The natural nanotechnology that gives some butterfly wings their vibrant colour could soon make banknotes harder to counterfeit, thanks to research from Simon Fraser University in Vancouver.
NanoTech Security Corp. of Vancouver has licensed technology for creating nanoholes — an extremely fine grating of holes so small they can trap specific wavelengths of light. The technique has been replicated from the wings of a species of butterfly called morpho, whose wings contain no pigment but have miniscule holes that cause them to shimmer in an iridescent blue or green said to be visible to the human eye a kilometre away.
While these structures can be imprinted on paper or other materials, they will require very complex equipment to produce, so the handful of specialized printers that produce the world's currencies could use them to make life more difficult for counterfeiters.
The research originated in the lab of Dr. Bozena Kaminska, Canada research chair in wireless sensor networks at Simon Fraser.
Graduate student Clint Landrock, who was inspired by the morpho's wings while working on his master's degree, says he began thinking about anti-counterfeiting technology when Bank of Canada representatives at a National Research Council presentation expressed interest in using nanotechnology to create more secure banknotes.
He experimented with nanoholes that can reflect light in specialized ways. What he came up with looks somewhat similar to the holograms on vertical strips on Canadian money today, but with critical differences.
First, Dr. Kaminska says, nanoholes can produce full-colour images that seem to shift and change colour as you move the bill. Also, Mr. Landrock explains, today's holograms are printed on separate thin strips of aluminum and stuck to the bills. Nanohole structures can be printed directly on a variety of materials. "You can get the same kind of brightness that you can on a hologram," he says, "but you don't have to put it on a shiny material."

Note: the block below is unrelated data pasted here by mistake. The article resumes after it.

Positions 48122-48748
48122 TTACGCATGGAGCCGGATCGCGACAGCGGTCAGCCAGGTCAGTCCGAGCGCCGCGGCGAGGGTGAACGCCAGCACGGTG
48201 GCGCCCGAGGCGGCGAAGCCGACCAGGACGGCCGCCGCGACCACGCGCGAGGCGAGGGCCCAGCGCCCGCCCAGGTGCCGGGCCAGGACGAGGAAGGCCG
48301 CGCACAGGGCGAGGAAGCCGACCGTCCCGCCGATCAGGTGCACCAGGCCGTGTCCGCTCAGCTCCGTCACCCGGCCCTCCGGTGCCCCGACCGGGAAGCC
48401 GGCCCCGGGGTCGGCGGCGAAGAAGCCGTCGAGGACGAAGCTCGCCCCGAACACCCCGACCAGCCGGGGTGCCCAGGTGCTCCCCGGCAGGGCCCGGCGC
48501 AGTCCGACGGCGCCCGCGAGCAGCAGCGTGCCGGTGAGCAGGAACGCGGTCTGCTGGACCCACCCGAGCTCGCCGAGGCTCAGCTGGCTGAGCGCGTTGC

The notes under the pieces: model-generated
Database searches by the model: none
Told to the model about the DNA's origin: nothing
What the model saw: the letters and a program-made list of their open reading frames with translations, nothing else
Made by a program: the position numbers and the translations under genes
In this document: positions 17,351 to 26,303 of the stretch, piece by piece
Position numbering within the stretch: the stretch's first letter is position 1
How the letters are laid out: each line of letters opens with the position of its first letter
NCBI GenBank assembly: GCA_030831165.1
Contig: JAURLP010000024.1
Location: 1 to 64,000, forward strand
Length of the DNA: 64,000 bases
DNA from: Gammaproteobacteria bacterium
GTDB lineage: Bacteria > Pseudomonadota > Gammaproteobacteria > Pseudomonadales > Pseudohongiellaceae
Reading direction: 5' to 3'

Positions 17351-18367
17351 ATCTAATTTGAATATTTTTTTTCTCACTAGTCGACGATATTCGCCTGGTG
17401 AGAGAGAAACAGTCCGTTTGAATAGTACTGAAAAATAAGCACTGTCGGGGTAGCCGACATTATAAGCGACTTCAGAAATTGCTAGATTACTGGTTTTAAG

Since holograms are no longer rare, Mr. Landrock says, they don't provide the security they originally did. "You can go to a dollar store and find a hologram that might look similar or create a similar effect to one you'd see on a banknote." Sticking such a hologram on a bogus bill could be enough to fool the untrained eye.
He says nanoholes, on the other hand, will require complex and expensive machinery to produce, yet can be produced fairly cheaply in large volumes. "Because they're on a nanoscale, they're essentially impossible to reverse-engineer," Mr. Landrock says. The images can also be coded so that machines can read them, Dr. Kaminska says, allowing for verification devices to check banknotes at banks and retail outlets.
Doug Blakeway is entrepreneur in residence at Simon Fraser. One of his responsibilities in this volunteer role is using his business experience to help fine-tune presentations by graduate students and faculty. He remembers June 22, 2009, very well — that was the day he was asked to listen to Mr. Landrock and Dr. Kaminska's presentation on nanoholes and security. It was a busy day for Mr. Blakeway, but he slipped away at lunchtime and drove up Burnaby Mountain to hear their pitch. He was glad he did.
"I love nanotechnology," Mr. Blakeway says, "but have never seen an application where you could actually see it become commercialized or make money from it." But as the SFU researchers explained their technology, he began to see "huge applications."
Mr. Blakeway was already chief executive of Wireless 2, a Vancouver company that was in the security business, though its products were more traditional — body mikes and other paraphernalia — than nanotech. He renamed that company NanoTech Security Corp. Dr. Kaminska, Mr. Blakeway and Mr. Landrock have formed I|D|ME Development Corp. to exploit the nanoholes technology.
Besides money, Mr. Landrock says, nanoholes could be printed on documents like drivers' licenses, pharmaceutical labels and passports to deter copying. NanoTech Security wants to start with banknotes, Mr. Blakeway says, because they are considered the highest standard in document security and banknote suppliers would be reluctant to embrace any security technology already used elsewhere, whereas once the technology is used in banknotes, others will be more eager to get it.
Though new technologies usually take five years or more to find their way into currency production, Mr. Blakeway says some banknote suppliers have told him the nanohole technology could get into production in as little as two years.
Special to The Globe and Mail